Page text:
Masterpieces of Women's Literature The House on Mango Street Analysis
Cisneros’ training as a poet is evident in her ability to capture voices in her fiction and to craft prose of great lyric intensity. She has suggested that although her book was written in English, the syntax, sensibility, and ways of seeing things are very culturally Mexican. To catch some of the subtleties and jokes, a reader might even need intimate knowledge of Chicana culture, although the author is very conscious of having an English-speaking or worldwide audience. Thus Cisneros attempts in the rhythms as well as in the content of her language to share her Mexicana culture, as she prefers to call it. For effect and mood, she sometimes uses Spanish phrases that an English-only speaker must comprehend from context.
The House on Mango Street is between genres, between poetry and fiction—an experiment. It could be described as prose poems, a chain of vignettes, or short stories unified by the narrator’s voice and identity. The novel is not linear, but moves from one event to another, often revisiting settings and characters in much the same way that a young girl’s conversation or inner thoughts might skip from story to story or person to person by association or some other trigger of memory.
Cisneros’ primary concern is to chart a girl’s struggle for selfhood, exploring how one accepts or chooses not to accept one’s family, circumstances, and community. Throughout the novel, Esperanza insists, whimsically and desperately, that she must have a house of her own. She also intends to become a writer. The two needs are inseparable in the narrative. For Esperanza, the house symbolizes the act of writing, or a place in which to accomplish it. Her two wishes, to be a writer and to own her own house, are her prerequisites to freedom and self-identity. How artistic creation strengthens identity and provides dignity is an important theme. The house provides creative space.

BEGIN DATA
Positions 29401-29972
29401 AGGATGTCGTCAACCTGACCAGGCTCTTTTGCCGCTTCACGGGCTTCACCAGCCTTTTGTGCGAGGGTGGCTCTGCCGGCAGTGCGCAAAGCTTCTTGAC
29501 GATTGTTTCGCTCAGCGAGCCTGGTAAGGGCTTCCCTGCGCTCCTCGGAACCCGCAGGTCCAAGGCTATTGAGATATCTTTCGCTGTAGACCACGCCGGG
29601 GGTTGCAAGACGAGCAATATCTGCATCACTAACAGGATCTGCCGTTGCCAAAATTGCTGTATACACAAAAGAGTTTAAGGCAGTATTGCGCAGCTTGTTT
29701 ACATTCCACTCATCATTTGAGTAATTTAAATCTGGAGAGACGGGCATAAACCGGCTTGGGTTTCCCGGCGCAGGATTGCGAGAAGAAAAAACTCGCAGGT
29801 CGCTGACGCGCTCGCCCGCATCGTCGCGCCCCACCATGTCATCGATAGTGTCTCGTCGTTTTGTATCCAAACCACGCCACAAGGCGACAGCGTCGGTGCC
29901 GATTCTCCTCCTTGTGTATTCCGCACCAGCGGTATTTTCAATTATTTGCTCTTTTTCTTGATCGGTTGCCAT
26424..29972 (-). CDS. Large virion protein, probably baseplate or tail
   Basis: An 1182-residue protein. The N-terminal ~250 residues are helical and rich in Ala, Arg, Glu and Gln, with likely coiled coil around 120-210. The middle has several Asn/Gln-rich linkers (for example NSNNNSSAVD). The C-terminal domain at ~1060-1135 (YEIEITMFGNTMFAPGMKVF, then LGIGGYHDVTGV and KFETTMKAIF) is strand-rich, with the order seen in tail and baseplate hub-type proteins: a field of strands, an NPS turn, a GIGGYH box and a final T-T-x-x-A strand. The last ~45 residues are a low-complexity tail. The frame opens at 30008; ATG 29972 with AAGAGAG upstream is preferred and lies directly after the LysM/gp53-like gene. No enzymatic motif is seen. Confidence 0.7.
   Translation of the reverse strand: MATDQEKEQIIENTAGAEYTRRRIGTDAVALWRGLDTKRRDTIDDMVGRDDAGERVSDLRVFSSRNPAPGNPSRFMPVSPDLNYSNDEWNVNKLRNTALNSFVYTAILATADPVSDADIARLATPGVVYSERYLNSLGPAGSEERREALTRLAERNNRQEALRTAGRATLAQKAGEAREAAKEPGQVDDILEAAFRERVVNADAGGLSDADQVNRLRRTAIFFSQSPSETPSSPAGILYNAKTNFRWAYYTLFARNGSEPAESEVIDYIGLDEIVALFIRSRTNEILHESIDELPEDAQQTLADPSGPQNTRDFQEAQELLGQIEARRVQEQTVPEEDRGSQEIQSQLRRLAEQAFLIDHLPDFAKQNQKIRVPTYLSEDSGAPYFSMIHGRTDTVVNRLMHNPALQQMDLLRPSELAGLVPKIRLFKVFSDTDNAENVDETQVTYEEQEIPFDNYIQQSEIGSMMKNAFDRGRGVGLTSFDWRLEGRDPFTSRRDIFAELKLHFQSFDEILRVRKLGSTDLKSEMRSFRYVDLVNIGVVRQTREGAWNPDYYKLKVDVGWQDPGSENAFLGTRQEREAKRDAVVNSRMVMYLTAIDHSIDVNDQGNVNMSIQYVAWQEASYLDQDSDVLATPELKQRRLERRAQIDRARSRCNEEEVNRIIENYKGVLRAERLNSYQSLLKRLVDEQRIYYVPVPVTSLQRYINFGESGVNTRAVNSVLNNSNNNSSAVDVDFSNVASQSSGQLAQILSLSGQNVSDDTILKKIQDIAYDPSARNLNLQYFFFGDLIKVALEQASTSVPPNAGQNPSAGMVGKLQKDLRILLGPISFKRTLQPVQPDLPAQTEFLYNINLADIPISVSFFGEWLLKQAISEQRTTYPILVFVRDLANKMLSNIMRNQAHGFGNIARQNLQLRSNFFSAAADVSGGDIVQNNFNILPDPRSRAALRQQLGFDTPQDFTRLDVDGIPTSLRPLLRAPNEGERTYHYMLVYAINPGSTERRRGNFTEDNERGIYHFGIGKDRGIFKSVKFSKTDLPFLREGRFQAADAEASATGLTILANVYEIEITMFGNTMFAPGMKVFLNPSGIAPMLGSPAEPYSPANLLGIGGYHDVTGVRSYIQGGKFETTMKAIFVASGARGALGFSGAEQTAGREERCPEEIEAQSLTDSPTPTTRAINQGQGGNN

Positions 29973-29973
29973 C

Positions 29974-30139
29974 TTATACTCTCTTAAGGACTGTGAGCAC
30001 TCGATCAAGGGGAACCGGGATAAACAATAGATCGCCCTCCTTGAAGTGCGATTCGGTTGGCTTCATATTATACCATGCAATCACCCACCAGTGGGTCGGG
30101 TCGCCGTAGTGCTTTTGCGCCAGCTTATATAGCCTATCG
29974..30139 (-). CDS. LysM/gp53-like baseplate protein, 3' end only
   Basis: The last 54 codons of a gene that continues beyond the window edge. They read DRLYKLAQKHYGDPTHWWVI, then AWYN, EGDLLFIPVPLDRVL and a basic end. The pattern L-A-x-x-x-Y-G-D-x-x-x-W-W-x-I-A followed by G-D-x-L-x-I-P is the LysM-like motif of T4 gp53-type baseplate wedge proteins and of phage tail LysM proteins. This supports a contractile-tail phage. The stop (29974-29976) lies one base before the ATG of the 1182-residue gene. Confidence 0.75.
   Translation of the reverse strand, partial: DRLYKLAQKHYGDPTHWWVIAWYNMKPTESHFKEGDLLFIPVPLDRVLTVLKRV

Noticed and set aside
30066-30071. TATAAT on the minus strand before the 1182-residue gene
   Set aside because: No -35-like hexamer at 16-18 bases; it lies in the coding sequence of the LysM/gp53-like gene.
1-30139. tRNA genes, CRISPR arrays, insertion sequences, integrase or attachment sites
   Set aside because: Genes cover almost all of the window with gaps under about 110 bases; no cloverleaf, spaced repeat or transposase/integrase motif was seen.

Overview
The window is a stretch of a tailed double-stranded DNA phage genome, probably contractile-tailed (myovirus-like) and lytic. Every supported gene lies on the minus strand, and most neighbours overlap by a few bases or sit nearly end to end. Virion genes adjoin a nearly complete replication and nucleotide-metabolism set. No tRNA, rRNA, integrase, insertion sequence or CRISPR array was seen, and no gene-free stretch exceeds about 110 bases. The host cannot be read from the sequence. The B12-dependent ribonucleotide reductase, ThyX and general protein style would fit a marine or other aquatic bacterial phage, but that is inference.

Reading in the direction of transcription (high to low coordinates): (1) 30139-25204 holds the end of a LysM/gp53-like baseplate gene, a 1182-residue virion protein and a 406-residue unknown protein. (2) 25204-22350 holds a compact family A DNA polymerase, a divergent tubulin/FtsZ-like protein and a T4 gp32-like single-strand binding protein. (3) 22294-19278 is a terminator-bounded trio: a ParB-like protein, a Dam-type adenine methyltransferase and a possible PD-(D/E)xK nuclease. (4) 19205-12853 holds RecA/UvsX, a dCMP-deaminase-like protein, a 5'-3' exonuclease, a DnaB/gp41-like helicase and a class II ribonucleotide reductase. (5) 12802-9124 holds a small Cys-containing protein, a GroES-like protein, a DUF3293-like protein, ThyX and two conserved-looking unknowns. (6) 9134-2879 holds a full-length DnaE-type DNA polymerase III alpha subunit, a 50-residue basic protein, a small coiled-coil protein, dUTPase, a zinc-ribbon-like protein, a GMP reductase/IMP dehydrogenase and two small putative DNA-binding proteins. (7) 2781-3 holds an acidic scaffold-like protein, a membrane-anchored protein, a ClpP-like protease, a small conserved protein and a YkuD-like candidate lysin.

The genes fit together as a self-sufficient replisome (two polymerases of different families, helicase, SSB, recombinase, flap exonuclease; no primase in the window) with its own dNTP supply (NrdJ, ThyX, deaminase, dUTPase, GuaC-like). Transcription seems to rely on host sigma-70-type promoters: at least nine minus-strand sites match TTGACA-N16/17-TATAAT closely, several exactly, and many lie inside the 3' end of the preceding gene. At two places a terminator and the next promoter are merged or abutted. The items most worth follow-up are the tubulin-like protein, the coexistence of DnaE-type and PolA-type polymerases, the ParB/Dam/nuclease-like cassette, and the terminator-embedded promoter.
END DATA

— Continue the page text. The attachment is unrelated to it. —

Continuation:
Esperanza often thinks aloud about her identity, in subconscious or naïve ways. She is Chicana, or American by birth, and Mexican by parentage. This dual identity leads her to perceive two possibilities in everything that she encounters. One fundamental example is her name: In English it means “hope”; in Spanish it means “too many letters,” sadness, and waiting. She says she would like a new name: Esperanza wants to re-create herself from scratch and build the house that will reflect and define her. The house symbolizes the book of stories that she wants to write and her freedom to express herself.
Alicia, Esperanza’s mentor, is the woman who teaches her social responsibility. She shows her protégée that a woman can pursue her dreams despite male domination. Furthermore, Alicia tells Esperanza that she must come back to Mango Street. In the end, Esperanza acknowledges this tie, saying what she...
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